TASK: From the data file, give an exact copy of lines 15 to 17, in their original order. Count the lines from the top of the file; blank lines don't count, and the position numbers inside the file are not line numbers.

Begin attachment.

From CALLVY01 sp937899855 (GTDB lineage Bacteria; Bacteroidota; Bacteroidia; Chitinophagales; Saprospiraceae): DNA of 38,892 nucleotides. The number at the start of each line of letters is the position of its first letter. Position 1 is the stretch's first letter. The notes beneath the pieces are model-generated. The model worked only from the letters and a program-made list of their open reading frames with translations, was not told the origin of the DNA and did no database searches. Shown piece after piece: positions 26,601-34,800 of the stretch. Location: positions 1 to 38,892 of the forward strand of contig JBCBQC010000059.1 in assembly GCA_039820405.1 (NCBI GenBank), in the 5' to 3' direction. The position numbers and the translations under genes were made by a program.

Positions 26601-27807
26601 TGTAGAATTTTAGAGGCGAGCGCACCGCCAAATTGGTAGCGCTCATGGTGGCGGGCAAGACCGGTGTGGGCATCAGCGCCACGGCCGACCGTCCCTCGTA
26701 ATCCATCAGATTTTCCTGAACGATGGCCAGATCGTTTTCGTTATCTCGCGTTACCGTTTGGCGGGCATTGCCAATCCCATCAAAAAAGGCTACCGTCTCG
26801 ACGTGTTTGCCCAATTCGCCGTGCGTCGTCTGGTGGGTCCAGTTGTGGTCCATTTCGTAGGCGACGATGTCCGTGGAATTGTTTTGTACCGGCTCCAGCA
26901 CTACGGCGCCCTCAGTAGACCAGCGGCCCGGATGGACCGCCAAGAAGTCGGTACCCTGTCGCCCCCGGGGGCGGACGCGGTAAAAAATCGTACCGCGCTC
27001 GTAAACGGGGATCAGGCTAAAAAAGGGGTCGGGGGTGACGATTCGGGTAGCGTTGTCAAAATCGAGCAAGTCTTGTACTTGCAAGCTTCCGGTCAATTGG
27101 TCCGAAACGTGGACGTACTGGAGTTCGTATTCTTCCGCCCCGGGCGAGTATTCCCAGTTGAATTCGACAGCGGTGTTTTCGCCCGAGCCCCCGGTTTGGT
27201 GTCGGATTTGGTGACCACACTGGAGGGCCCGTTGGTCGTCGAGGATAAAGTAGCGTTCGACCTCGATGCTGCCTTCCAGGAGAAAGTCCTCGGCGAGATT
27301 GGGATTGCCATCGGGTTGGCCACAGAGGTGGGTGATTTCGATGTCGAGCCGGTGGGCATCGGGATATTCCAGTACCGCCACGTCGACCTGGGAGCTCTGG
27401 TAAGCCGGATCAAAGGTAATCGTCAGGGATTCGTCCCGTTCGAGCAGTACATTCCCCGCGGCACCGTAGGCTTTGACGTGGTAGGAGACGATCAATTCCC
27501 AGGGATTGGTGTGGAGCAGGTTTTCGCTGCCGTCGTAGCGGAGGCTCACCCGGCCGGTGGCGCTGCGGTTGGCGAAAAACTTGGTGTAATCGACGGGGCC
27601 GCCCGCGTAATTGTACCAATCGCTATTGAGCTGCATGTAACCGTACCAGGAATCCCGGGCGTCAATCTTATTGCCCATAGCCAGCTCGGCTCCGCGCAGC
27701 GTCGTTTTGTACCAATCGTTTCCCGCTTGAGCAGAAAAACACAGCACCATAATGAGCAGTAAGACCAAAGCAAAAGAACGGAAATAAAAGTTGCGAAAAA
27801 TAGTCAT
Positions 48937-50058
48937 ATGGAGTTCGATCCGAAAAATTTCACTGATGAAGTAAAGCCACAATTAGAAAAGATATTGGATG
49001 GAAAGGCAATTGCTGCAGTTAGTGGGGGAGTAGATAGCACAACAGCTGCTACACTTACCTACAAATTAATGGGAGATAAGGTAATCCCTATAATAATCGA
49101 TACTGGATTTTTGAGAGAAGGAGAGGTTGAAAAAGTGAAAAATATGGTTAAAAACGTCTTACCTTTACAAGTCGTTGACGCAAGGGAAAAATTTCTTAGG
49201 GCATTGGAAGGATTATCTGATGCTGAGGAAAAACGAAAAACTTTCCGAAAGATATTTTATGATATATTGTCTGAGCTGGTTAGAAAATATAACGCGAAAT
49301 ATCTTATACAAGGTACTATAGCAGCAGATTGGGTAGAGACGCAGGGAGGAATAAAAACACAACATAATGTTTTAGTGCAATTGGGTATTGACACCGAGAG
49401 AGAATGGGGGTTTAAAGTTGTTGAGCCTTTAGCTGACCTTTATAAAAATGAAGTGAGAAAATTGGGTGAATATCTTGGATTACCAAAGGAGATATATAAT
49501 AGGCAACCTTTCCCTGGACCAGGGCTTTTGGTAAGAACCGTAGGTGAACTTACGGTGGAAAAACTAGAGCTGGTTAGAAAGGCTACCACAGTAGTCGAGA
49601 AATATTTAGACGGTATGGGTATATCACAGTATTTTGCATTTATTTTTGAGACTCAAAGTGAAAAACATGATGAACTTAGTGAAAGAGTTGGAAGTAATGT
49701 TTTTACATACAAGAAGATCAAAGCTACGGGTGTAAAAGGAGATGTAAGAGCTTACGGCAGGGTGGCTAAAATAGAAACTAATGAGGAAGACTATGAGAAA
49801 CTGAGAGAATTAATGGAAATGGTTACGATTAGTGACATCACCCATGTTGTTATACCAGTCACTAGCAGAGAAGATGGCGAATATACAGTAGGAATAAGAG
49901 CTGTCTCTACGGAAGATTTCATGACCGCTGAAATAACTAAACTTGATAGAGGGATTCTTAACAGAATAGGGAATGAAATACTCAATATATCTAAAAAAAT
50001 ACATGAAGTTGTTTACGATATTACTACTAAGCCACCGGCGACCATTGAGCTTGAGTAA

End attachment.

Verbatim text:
27801 TAGTCAT
Positions 48937-50058
48937 ATGGAGTTCGATCCGAAAAATTTCACTGATGAAGTAAAGCCACAATTAGAAAAGATATTGGATG